Extremism exists across all doctrines

National remembrance service for victims of the mosque attacks, at Hagley Park in Christchurch. (Reuters)

During the past few days, we have seen protestors in France waving signs with the slogan “My name is Samuel.” Samuel is the name of the French teacher who was decapitated by a young Chechen immigrant. Many media outlets have reported the killing, yet the details remain unclear.

Read more: France shuts Paris mosque in clampdown over teacher's beheading

All we know is that the murderer was killed by the police, but we do not have enough information so far on the way he was killed or when. As part of his job, the teacher had been talking to students about the evils of extremism, as dictated by educational authorities after a wave of murders swept France in recent years in the name of Islamist extremism.

Such sweeping campaigns are often driven by two political motives: the first being increasing the hatred of the other, which has spread across many countries, and the second motive has to do with politicians taking advantage of people’s “nationalism or patriotism” in order to serve the interests of a certain party in light of an economic slowdown and the deterioration of the standard of living for many countries.

A young girls prays near flowers and candles at the town hall in Saint-Etienne-du-Rouvray, near Rouen in Normandy, France, to pay tribute to French priest, Father Jacques Hamel, who was killed with a knife and another hostage seriously wounded in an attack on a church that was carried out by assailants linked to ISIS, July 26, 2016. (Reuters)

A young girls prays near flowers and candles at the town hall in Saint-Etienne-du-Rouvray, near Rouen in Normandy, France, to pay tribute to French priest, Father Jacques Hamel, who was killed with a knife and another hostage seriously wounded in an attack on a church that was carried out by assailants linked to ISIS, July 26, 2016. (Reuters)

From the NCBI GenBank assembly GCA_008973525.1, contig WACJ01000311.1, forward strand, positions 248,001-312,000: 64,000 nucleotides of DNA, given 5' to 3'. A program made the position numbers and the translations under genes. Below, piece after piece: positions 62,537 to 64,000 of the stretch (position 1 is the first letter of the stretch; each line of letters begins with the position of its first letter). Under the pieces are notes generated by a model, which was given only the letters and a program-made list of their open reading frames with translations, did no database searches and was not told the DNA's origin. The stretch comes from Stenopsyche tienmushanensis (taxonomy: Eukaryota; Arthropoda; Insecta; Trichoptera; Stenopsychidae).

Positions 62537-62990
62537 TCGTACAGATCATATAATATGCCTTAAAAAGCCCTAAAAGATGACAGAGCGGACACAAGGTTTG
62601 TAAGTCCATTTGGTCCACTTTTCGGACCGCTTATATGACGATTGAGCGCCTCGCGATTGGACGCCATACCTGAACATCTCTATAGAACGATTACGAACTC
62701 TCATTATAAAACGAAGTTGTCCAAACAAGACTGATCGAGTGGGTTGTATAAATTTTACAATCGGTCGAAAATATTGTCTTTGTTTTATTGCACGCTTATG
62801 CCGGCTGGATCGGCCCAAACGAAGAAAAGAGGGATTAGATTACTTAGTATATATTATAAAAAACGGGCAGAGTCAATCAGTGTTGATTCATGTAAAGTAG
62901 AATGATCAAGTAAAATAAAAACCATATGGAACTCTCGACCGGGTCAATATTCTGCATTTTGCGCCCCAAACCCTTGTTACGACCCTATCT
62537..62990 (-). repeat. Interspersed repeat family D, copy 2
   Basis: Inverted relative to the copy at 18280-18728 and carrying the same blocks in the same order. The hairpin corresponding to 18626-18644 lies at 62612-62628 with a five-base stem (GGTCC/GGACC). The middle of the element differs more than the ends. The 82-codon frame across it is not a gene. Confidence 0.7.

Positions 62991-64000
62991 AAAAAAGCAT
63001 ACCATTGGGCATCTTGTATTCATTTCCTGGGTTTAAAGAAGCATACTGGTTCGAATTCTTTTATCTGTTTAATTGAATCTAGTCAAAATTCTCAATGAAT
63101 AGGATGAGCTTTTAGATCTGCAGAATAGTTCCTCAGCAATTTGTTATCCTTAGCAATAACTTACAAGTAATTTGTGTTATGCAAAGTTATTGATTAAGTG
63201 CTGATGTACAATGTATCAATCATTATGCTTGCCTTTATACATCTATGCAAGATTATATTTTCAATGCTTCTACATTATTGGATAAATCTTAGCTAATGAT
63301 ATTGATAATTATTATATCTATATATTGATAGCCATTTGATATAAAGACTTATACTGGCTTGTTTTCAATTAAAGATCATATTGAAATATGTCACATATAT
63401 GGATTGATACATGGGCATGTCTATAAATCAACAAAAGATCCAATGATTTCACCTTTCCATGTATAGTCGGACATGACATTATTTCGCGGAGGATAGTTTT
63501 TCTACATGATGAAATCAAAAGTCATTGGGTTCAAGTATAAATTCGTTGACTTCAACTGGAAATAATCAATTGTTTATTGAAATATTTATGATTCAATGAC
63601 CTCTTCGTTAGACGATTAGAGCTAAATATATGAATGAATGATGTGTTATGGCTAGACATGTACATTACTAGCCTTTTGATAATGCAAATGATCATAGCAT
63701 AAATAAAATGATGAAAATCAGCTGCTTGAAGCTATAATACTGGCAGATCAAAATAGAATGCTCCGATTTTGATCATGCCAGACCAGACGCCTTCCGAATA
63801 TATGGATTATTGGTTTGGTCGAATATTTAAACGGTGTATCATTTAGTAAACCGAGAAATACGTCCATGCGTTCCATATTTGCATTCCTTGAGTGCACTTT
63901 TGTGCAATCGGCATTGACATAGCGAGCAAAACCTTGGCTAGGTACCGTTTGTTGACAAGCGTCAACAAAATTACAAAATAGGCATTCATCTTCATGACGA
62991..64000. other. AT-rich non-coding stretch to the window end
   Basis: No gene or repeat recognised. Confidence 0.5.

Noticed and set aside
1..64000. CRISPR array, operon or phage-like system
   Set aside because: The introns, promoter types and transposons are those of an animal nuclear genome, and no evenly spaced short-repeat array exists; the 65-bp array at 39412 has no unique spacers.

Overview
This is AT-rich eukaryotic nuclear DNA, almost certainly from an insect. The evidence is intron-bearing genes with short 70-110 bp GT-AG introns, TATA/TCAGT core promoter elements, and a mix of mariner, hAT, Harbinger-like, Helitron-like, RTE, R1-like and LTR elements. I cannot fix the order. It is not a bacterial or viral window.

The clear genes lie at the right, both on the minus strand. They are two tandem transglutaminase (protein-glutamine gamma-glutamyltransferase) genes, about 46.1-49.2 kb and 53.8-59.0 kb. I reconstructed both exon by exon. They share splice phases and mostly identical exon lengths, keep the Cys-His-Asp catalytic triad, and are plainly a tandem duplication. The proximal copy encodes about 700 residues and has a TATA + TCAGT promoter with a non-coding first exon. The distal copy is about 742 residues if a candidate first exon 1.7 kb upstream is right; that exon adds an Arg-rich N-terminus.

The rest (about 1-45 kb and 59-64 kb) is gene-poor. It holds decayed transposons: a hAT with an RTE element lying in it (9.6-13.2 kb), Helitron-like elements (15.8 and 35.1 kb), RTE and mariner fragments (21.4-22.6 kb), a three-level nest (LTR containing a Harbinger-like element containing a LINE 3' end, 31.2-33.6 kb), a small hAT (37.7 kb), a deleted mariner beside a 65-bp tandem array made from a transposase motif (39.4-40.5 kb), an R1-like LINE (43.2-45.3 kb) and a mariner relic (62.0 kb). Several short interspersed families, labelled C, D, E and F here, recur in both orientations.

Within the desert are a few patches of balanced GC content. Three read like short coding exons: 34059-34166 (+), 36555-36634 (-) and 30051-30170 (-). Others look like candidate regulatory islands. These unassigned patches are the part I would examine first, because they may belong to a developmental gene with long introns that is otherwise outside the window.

The Australian Christchurch killer Brenton Tarrant, two days before the mass shootings of the two mosques in New Zealand, released a statement online saying that he decided to take a stand to secure the future of his people. Then, on March 15, 2019, 51 victims were killed, and 47 others were injured.

Let me note that this man was not a Muslim, and we cannot claim that his actions were driven by "Christian extremism"! It turned out that the man and his four affiliates were self-confessed white supremacists who believed in the supremacy of Christianity, and that it was their duty to purify the land of "heretics" of other religions. A few months later, the relative of one of the victims stood in court, looked at the killer in the eye, and clearly said, "I forgive you!" Let us remember that this woman is a Muslim!

Brenton Tarrant, the gunman who shot and killed worshippers in the Christchurch mosque attacks, is seen during his sentencing at the High Court in Christchurch, New Zealand, August 26, 2020. (Reuters)

Brenton Tarrant, the gunman who shot and killed worshippers in the Christchurch mosque attacks, is seen during his sentencing at the High Court in Christchurch, New Zealand, August 26, 2020. (Reuters)